Wednesday, March 14, 2018

Bainbridge High School Student Walkout

I went over to Bainbridge High School to see the student walkout this morning.  Here are some pictures and a bit of video.

Students lying down in protest for 17 minutes of silence.

Community members were gathered across the street from the school.

And I got the video at the end as the students were getting up and going back to class.  


  1. So what's the buzz in Alaska with all this going on?

    The qualitative difference in living somewhere, within a place and people, versus hearing about it or reading news and bits isn't the same, is it?

    I've lost touch with the old country in ways subtle and welcome. I think of this national action and my brother talking of the national guard and tear gas used against him and the hundreds of thousands marching against the Vietnam (conflict) War years ago and feel...

    I don't know. It just seems America is mad about its guns and its military-civic culture that grows it. Many of us here ask, is this freedom?

    1. Not sure, we only just got back last night. But I do know that everyone talks about groups of people as if they were all of one mind, like "GOP worried after Pennsylvania election." There are lots of different types of GOP. And America isn't a group we can really talk about as a unit. People are split in many ways, from region and state, to economic status, race, religion, etc. But you know all that.

    2. Indeed. And yet, out of these many all swear allegiance to the US Constitution and its first set of amendments. Sadly, I'm losing patience in explaining here how a unique American civic religion around its second amendment has transformed AR-15s into freedom-fetish.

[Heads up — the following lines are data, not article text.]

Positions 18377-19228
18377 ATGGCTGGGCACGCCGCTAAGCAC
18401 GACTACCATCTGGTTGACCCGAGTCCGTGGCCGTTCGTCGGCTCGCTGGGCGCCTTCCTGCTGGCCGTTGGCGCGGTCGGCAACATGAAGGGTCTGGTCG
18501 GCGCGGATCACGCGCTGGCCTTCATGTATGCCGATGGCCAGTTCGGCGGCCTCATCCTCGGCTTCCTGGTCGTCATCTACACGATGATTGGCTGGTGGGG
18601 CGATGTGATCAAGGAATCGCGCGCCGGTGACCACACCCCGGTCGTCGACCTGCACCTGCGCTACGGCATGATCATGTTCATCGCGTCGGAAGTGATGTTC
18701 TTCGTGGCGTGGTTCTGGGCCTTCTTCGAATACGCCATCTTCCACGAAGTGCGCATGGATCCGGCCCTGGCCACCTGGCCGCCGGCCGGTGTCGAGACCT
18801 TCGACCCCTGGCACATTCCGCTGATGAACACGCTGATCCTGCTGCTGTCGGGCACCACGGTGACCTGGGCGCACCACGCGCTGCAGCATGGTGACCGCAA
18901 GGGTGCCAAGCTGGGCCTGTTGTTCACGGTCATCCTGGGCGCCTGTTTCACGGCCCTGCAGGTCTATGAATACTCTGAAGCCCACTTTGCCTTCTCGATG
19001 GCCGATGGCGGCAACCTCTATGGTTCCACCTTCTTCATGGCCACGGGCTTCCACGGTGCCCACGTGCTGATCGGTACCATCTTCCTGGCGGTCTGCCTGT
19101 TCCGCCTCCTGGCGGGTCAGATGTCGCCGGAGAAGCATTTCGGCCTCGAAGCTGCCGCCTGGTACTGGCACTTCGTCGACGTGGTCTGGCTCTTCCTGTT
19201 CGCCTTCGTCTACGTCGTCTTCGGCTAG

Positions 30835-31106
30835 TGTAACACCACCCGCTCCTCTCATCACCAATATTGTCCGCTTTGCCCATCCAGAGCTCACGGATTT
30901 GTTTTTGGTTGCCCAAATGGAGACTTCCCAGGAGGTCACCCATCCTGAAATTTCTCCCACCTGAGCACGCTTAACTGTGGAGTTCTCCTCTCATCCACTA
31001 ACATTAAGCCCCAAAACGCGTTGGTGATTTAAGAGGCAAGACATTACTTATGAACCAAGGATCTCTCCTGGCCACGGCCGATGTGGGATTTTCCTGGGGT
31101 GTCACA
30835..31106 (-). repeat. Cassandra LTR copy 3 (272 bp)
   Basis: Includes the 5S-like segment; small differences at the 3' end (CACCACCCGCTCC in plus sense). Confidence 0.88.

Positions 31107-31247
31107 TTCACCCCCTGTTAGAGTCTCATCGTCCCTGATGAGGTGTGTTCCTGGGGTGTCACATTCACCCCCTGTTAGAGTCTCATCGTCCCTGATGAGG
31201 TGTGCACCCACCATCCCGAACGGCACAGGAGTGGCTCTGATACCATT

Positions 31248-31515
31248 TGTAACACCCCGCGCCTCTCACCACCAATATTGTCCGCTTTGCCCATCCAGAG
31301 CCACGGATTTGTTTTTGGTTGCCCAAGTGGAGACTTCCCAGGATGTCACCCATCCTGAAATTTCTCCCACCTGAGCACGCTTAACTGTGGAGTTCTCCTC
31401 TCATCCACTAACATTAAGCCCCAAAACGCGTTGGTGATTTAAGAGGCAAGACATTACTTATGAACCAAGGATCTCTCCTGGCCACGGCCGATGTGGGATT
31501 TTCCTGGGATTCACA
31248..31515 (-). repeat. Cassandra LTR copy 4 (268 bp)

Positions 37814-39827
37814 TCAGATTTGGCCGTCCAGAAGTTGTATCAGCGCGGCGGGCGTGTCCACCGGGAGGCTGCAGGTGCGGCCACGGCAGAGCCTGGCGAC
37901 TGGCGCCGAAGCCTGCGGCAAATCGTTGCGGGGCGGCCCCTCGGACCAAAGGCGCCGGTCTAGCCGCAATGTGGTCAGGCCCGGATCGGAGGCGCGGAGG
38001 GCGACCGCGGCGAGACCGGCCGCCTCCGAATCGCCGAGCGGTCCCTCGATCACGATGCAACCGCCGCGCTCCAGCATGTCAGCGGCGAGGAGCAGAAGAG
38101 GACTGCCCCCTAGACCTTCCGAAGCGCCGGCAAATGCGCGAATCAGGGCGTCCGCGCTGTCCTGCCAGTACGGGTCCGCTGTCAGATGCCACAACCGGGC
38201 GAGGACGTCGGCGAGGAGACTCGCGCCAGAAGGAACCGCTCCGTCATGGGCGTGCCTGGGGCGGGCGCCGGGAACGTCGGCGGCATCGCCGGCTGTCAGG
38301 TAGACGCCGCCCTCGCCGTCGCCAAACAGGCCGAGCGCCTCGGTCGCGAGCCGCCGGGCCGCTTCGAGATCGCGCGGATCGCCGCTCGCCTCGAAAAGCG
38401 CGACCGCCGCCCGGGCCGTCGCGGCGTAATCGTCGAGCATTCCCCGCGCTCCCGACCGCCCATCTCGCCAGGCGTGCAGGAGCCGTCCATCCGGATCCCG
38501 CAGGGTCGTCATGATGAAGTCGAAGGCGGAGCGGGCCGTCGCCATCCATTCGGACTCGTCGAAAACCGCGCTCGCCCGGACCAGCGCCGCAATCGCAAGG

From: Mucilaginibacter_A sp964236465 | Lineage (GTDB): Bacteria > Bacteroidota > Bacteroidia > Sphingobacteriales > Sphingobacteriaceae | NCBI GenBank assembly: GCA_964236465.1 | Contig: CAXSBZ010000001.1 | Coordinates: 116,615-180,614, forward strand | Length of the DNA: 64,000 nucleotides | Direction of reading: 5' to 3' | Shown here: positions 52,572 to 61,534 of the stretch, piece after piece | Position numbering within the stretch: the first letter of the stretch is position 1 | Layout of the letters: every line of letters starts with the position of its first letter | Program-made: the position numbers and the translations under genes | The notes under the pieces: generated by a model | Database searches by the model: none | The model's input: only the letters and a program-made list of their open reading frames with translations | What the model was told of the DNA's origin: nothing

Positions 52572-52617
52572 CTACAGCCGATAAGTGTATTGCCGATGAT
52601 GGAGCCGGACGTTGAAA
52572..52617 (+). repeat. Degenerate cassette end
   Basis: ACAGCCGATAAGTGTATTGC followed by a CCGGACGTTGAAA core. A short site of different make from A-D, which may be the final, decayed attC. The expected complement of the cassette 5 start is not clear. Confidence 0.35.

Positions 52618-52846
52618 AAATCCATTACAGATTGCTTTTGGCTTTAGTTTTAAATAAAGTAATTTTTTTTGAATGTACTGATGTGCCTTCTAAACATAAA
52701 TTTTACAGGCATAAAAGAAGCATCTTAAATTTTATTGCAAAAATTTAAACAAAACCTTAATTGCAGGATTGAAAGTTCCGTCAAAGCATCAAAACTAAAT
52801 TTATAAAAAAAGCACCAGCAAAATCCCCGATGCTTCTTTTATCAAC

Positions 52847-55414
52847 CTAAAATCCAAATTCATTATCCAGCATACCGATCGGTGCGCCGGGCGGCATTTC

In tandem with its constitution, Americans have been schooled to believe in (natural-law) rights of the governed to abolish tyranny and establish liberty (Declaration of Independence). Given this, the American ethos is reasonably sceptical of government. All this is fine and well but its dark side, which can be argued from Jefferson Jones and Paine, is that freedom must be purchased ultimately by the citizen’s gun.

      Cue today’s NRA. It’s no longer the hunting and sport-shooting association in which my father was a life-time member. No, its emerging doctrine now asks Americans to be armed in order to protect liberty and individual freedoms from the threat of tyranny once more.

      At least, that’s how it looks for a lot of folk here, if I’ve got it right. Are we wrong?

    3. There's the rule of law and then there is the more inherently human rule of emotion with loyalty to one's group as the key factor that applies here. Rule of law - whether religious law or governmental law is an attempt to curb the most human impulses. So while many do value the constitution, many others only value those parts of the constitution that supports their human instincts - fear and self-protection for those who revere an absolutist version of the 2nd Amendment.
      What the US needs right now is therapy to unwrap the fears and desires that make people vulnerable to simplistic and divisive rhetoric. (That all just slipped out of my fingers here, take it with a lot of skepticism.)


Comments will be reviewed, not for content (except ads), but for style. Comments with personal insults, rambling tirades, and significant repetition will be deleted. Ads disguised as comments, unless closely related to the post and of value to readers (my call) will be deleted. Click here to learn to put links in your comment.